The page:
In After the Post–Cold War eminent Chinese cultural critic Dai Jinhua interrogates history, memory, and the future of China as a global economic power in relation to its socialist past, profoundly shaped by the Cold War. Drawing on Marxism, post-structuralism, psychoanalysis, and feminist theory, Dai examines recent Chinese films that erase the country’s socialist history to show how such erasure resignifies socialism’s past as failure and thus forecloses the imagining of a future beyond that of globalized capitalism. She outlines the tension between China’s embrace of the free market and a regime dependent on a socialist imprimatur. She also offers a genealogy of China’s transformation from a source of revolutionary power into a fountainhead of globalized modernity. This narrative, Dai contends, leaves little hope of moving from the capitalist degradation of the present into a radical future that might offer a more socially just world.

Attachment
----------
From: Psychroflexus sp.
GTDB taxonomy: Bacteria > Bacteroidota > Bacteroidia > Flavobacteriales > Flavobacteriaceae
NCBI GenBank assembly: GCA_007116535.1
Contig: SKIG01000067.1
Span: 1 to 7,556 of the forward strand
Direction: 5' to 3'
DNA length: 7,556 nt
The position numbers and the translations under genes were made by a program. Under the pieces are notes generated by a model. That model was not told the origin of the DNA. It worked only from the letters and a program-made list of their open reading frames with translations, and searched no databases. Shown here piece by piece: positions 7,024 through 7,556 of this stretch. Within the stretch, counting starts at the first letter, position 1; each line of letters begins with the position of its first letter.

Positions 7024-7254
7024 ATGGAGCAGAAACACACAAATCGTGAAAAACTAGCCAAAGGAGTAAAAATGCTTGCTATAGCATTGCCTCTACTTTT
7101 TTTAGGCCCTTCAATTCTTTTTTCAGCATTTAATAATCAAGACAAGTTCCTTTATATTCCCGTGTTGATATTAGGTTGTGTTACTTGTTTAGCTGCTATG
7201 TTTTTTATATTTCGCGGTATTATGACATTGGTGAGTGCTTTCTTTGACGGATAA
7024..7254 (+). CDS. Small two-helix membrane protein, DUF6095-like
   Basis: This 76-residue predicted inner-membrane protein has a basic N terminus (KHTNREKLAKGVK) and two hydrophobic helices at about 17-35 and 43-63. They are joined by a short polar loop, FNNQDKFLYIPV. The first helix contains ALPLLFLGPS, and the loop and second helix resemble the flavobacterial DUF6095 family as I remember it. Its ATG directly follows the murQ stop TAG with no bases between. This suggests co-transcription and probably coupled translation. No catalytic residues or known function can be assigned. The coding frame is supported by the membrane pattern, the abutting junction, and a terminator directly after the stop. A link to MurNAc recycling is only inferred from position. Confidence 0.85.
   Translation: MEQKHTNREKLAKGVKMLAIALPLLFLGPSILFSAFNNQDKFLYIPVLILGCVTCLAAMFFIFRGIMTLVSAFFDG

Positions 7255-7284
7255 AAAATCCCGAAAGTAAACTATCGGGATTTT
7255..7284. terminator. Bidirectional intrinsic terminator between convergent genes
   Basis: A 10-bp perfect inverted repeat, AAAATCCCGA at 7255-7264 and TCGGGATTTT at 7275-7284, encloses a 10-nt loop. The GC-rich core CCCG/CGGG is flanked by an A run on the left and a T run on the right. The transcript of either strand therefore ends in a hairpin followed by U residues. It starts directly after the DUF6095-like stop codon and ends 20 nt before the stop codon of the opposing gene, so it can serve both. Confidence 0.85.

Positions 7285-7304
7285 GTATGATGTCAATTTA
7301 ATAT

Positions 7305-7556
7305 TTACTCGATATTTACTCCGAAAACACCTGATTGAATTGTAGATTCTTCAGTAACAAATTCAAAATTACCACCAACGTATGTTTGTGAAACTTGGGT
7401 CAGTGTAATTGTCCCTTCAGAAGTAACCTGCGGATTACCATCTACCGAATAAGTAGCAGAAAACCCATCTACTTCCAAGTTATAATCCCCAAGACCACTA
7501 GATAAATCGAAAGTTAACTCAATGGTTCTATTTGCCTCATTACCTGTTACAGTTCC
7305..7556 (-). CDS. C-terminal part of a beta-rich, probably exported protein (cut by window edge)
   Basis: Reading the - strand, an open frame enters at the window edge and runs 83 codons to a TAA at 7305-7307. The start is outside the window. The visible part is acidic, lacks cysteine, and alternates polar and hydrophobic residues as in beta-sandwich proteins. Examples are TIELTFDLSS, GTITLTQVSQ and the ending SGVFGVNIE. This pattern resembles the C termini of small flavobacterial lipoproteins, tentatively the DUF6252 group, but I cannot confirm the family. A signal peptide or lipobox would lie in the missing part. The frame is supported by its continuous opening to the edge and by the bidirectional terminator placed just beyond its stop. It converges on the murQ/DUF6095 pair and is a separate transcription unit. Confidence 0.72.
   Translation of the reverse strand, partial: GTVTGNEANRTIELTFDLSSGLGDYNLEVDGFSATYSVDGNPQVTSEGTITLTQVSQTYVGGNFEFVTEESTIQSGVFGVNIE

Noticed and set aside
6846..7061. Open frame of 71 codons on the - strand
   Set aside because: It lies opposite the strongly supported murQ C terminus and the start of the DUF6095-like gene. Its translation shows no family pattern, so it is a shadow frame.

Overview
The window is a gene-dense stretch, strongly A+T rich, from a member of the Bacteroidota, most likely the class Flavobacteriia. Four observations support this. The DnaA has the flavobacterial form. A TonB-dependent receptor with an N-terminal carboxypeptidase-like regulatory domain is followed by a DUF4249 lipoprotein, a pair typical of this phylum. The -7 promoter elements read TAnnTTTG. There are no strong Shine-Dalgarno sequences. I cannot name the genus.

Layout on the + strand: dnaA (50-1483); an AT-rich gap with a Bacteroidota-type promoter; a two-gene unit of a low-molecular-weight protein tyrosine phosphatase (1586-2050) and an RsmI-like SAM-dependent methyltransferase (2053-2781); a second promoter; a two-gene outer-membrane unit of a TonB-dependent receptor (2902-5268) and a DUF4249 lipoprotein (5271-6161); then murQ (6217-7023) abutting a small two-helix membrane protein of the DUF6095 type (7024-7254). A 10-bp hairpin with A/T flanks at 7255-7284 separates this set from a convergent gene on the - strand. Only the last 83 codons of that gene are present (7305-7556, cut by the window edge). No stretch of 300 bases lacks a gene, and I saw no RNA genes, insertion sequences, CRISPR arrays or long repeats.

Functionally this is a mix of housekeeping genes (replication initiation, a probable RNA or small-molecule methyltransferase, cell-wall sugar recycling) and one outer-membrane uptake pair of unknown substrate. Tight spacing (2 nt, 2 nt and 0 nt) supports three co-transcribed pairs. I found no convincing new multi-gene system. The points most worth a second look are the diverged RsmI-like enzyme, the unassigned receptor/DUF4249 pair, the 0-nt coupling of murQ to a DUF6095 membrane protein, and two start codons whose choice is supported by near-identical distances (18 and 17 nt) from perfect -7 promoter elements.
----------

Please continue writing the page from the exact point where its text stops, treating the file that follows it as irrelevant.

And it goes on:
Through window displays, newspapers, soap operas, gay bars, and other public culture venues, Chinese citizens are negotiating what it means to be cosmopolitan citizens of the world, with appropriate needs, aspirations, and longings. Lisa Rofel argues that the creation of such “desiring subjects” is at the core of China’s contingent, piece-by-piece reconfiguration of its relationship to a post-socialist world. In a study at once ethnographic, historical, and theoretical, she contends that neoliberal subjectivities are created through the production of various desires—material, sexual, and affective—and that it is largely through their engagements with public culture that people in China are imagining and practicing appropriate desires for the post-Mao era.